Honest and humorous Abe: CPET lecture shines light on President’s humor and legacy

By Jacob Rzempoluch, Part-Time Staff Writer

When discussing the legacy of American presidents, the focus is usually on their impact and their actions. Often overlooked, however, is how the presidents’ personal attributes, such as their sense of humor, made them a more effective and relatable leader. Dr. Eric Sands, an associate professor of political science at Berry College in Georgia, recently gave a lecture at Saint Vincent College that described how Abraham Lincoln’s personal attributes – specifically, his sense of humor – contributed to his legacy as President.

(Ashbrook Center) Dr. Eric Sands of Berry College recently gave a lecture in the Fred Rogers Center on President Abraham Lincoln’s use of humor in his politics.

“Humor was one of the ways that helped Lincoln relate… to the common man,” Sands said.

Throughout his lecture, Sands included many of Lincoln’s original jokes and stories, demonstrating the various ways a political leader could use humor as an advantage. He also mentioned other presidents that were known for their sense of humor, including Teddy Roosevelt, Franklin Roosevelt and Ronald Reagan.

Students particularly enjoyed this aspect of the lecture. Nick Walters, sophomore politics and English double major, said that he found the lecture interesting, as it related Lincoln’s jokes to more contemporary presidents.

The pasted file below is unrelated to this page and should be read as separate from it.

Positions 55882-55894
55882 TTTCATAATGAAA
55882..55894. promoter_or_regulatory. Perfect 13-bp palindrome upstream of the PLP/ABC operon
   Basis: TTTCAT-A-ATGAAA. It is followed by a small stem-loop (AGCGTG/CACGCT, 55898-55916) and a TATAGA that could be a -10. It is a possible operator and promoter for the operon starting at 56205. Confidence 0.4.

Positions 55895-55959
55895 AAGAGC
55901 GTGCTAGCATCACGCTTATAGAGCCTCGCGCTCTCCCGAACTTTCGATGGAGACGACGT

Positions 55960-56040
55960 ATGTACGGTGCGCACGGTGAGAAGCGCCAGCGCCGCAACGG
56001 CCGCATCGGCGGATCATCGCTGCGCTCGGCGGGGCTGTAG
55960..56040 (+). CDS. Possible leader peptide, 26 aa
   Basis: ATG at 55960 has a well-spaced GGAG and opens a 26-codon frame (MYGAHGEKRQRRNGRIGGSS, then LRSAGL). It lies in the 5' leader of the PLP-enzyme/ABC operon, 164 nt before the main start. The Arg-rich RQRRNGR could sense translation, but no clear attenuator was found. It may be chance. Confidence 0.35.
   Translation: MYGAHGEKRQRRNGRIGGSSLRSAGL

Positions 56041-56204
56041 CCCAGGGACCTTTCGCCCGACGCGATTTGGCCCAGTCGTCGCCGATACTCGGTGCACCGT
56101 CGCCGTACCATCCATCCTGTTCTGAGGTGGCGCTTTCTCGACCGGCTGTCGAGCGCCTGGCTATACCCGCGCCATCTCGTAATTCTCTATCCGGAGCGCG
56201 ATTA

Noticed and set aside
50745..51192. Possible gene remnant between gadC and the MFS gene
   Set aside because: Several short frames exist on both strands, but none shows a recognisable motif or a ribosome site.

Joel Loomis, sophomore business management and political science double major, attended “to get a good look on Lincoln’s interpretation of politics” and was not disappointed. He reported leaving the lecture with a fuller view of this significant American historical figure.

In some cases, Lincoln used humor to ridicule an opponent or their argument. Just as frequently, Lincoln would use humor to relieve the inherent tensions present in political discussions.

“When I started studying Abraham Lincoln as part of my dissertation, his humor was one of the things that came up,” Sands said. After completing his dissertation, Sands continued his research as a general Lincoln scholar, but he never forgot the humor he found in Lincoln’s personal documents and the stories of others. While presidential humor is not a specific academic focus of Sands’s work, when studying the words and writings of presidents, humor is often present.

A specific example of Lincoln’s humor that Sands discussed was his retort when Congressman James Ashley remarked that Lincoln’s use of anecdotes was excessive and taking the political establishment “not a mile from [Hell].” In response to this comment, Lincoln jested that the Capitol was only about a mile away from the White House. This witty exchange is often mirrored by today’s politicians as well, as humor remains a classic tactic for public speakers.

The Center for Political and Economic Thought hosts lectures at least once a month. Emails will be sent in advance to notify students of these lectures and other campus events.

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